A corpse rises to arrange a papier-mâché fjord with a plastic foam moon. A jar of relish delivers a monologue. Packing popcorn stands in for an avalanche, and the audience is invited to translate a stanza of Norwegian. What in "The Wild Duck" is going on?
Chicago's Neo-Futurists are up to no good, and on to something great, with "The Last Two Minutes of the Complete Works of Henrik Ibsen." The playwright and director Greg Allen stages the conclusions of Ibsen's plays (often taking more time than the allotted "two minutes") in chronological order, from the Viking-themed juvenilia to the political treatises, from the psychological dramas to the morbid, mysterious final plays.
Mr. Allen and company modulate the two-hour evening expertly, starting with goofy theater games and ending with a stark, stylized sampler of canonical Ibsen. What begins as comp-lit sketch comedy becomes a surprisingly resonant survey of Ibsen's themes and development.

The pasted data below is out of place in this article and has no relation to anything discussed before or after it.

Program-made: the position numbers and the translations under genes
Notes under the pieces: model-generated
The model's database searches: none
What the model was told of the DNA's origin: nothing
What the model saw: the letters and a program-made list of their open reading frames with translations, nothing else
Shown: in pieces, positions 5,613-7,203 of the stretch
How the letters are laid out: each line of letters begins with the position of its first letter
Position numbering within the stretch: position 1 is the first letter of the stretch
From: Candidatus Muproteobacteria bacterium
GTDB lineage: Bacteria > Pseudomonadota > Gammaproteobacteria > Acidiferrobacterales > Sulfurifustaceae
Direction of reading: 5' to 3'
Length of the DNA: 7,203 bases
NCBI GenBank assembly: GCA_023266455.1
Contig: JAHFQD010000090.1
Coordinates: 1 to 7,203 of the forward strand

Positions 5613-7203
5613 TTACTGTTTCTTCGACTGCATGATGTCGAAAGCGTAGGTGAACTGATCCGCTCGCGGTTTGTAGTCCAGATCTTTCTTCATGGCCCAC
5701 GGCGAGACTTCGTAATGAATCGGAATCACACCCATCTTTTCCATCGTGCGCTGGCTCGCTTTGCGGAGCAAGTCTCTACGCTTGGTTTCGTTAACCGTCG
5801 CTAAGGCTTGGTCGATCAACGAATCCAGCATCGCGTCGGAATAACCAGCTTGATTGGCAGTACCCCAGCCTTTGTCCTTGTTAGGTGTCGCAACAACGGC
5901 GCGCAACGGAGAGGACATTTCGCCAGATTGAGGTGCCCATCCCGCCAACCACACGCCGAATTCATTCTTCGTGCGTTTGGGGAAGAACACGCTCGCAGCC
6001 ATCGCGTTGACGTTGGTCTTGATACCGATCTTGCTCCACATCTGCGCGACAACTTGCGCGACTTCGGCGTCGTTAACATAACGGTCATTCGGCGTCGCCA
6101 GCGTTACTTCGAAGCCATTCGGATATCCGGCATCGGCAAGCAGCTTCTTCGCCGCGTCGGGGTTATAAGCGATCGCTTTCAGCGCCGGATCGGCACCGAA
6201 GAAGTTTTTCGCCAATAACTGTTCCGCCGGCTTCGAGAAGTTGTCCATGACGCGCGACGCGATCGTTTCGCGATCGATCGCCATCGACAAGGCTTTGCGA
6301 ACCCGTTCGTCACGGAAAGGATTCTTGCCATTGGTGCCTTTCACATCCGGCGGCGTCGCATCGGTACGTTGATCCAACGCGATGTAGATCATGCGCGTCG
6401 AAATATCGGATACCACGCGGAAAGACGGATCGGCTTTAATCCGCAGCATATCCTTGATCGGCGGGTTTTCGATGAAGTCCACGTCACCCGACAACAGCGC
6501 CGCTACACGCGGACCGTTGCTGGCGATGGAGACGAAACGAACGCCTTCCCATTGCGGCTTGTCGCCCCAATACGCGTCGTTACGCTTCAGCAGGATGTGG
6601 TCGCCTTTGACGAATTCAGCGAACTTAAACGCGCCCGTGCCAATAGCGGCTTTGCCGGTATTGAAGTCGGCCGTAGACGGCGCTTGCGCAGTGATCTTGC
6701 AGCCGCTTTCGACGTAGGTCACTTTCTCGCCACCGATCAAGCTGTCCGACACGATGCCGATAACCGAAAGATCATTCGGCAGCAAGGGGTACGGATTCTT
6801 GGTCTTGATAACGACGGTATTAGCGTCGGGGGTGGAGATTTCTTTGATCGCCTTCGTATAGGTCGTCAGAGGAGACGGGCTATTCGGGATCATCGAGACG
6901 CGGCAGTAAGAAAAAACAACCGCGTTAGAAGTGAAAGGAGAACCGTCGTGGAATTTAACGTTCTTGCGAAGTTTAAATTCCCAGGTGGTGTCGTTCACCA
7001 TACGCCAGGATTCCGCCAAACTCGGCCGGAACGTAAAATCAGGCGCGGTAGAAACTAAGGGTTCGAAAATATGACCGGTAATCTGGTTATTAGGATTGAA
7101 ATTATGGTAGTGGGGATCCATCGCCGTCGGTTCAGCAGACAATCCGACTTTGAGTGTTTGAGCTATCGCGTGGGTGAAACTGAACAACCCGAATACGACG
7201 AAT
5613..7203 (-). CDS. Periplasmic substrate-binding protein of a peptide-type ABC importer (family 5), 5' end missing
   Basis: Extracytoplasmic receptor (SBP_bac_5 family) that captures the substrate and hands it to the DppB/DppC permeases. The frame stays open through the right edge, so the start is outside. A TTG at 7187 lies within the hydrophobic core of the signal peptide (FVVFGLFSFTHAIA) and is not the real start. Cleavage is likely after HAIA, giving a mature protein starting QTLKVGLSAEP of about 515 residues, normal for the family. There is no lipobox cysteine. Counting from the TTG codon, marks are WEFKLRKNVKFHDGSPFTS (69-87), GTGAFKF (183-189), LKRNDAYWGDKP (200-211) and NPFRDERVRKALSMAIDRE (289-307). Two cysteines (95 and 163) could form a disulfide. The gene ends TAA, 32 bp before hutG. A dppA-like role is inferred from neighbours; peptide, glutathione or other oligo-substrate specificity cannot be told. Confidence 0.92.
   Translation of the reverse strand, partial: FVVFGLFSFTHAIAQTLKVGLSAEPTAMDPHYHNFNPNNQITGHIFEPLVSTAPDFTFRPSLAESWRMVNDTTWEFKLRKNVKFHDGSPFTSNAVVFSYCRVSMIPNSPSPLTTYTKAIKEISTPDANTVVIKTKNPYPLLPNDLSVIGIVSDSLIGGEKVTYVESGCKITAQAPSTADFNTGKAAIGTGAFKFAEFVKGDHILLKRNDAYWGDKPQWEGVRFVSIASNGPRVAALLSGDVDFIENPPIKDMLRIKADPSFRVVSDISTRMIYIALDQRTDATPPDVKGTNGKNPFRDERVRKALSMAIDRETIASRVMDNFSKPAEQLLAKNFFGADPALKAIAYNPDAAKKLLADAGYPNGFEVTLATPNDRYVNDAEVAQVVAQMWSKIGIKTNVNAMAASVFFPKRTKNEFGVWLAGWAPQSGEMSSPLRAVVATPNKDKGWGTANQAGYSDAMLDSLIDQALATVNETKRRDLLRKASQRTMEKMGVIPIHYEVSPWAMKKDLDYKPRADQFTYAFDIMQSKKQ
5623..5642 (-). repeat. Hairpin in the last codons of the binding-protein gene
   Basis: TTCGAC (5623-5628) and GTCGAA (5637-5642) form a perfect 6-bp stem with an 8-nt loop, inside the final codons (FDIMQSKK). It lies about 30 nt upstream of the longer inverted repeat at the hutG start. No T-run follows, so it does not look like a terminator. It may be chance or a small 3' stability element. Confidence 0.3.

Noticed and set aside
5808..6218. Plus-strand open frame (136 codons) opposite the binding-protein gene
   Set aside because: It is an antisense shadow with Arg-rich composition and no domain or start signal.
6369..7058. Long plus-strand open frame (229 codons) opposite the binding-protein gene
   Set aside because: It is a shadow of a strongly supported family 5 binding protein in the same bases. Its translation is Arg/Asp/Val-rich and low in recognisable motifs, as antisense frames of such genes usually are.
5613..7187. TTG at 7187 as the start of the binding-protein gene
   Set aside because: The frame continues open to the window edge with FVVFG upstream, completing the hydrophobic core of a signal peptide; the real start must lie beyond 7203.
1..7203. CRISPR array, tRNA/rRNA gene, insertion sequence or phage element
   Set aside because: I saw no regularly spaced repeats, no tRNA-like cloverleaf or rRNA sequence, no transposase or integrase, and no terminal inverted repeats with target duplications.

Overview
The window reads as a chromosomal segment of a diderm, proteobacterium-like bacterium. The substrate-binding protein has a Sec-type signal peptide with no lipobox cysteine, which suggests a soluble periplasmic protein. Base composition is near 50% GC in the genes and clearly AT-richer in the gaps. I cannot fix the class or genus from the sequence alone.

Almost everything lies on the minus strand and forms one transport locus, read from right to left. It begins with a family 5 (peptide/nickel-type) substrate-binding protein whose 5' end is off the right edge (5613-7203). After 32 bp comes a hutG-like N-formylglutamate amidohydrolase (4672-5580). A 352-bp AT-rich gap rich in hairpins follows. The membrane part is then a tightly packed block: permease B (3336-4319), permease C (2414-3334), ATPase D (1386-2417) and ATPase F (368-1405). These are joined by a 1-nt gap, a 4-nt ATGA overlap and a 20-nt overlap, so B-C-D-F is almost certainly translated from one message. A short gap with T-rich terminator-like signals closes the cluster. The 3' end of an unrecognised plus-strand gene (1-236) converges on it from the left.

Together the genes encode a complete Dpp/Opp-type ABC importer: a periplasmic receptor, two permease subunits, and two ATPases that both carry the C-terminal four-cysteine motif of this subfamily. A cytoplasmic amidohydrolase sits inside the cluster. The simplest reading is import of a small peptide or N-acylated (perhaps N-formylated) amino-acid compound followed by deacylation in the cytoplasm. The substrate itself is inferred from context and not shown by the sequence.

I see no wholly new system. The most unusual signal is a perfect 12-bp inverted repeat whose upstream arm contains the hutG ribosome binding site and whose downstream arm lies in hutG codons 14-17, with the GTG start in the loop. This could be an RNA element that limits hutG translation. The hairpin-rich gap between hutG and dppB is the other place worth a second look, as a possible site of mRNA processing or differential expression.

The actors move so assuredly between raucous send-up and searching drama that the show finally occupies some indefinable space between them. Droopy-eyed Steve Walker mocks the self-importance of the callower plays but offers genuine despair as the lead in "John Gabriel Borkman." Pale, droll Dina Connolly looks ready for a full-length "Hedda Gabler," while Sarah Clark and Joe Dempsey give Ibsen's most famous ending, the door slam of "A Doll's House," a sharp, straight rendition.
In an especially satisfying arc, Merrie Greenfield and Michael Kingston ham up the portentous climax of "Brand," then render the eerily similar ending of Ibsen's final play, "When We Dead Awaken," with bleak resignation. Would Ibsen approve? I think he would.